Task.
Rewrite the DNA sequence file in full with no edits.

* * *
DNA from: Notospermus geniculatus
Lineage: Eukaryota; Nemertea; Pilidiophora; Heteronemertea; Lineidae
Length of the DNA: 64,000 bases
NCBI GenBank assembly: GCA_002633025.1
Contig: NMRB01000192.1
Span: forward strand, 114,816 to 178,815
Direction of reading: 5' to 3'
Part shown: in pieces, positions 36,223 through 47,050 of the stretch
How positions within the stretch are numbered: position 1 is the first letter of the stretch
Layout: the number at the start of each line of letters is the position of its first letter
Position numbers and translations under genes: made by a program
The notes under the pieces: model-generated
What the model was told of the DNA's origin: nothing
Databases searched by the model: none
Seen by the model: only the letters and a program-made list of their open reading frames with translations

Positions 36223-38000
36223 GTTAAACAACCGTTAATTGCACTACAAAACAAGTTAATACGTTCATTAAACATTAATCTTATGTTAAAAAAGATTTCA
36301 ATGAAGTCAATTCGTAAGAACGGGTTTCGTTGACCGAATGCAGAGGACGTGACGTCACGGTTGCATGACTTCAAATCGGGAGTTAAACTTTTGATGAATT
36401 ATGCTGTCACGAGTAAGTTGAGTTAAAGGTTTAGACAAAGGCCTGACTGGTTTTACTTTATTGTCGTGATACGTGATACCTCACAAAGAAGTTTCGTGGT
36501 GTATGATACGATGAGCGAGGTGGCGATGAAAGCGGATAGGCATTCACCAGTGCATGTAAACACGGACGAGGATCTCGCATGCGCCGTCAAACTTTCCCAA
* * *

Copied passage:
DNA from: Notospermus geniculatus
Lineage: Eukaryota; Nemertea; Pilidiophora; Heteronemertea; Lineidae
Length of the DNA: 64,000 bases
NCBI GenBank assembly: GCA_002633025.1
Contig: NMRB01000192.1
Span: forward strand, 114,816 to 178,815
Direction of reading: 5' to 3'
Part shown: in pieces, positions 36,223 through 47,050 of the stretch
How positions within the stretch are numbered: position 1 is the first letter of the stretch
Layout: the number at the start of each line of letters is the position of its first letter
Position numbers and translations under genes: made by a program
The notes under the pieces: model-generated
What the model was told of the DNA's origin: nothing
Databases searched by the model: none
Seen by the model: only the letters and a program-made list of their open reading frames with translations

Positions 36223-38000
36223 GTTAAACAACCGTTAATTGCACTACAAAACAAGTTAATACGTTCATTAAACATTAATCTTATGTTAAAAAAGATTTCA
36301 ATGAAGTCAATTCGTAAGAACGGGTTTCGTTGACCGAATGCAGAGGACGTGACGTCACGGTTGCATGACTTCAAATCGGGAGTTAAACTTTTGATGAATT
36401 ATGCTGTCACGAGTAAGTTGAGTTAAAGGTTTAGACAAAGGCCTGACTGGTTTTACTTTATTGTCGTGATACGTGATACCTCACAAAGAAGTTTCGTGGT
36501 GTATGATACGATGAGCGAGGTGGCGATGAAAGCGGATAGGCATTCACCAGTGCATGTAAACACGGACGAGGATCTCGCATGCGCCGTCAAACTTTCCCAA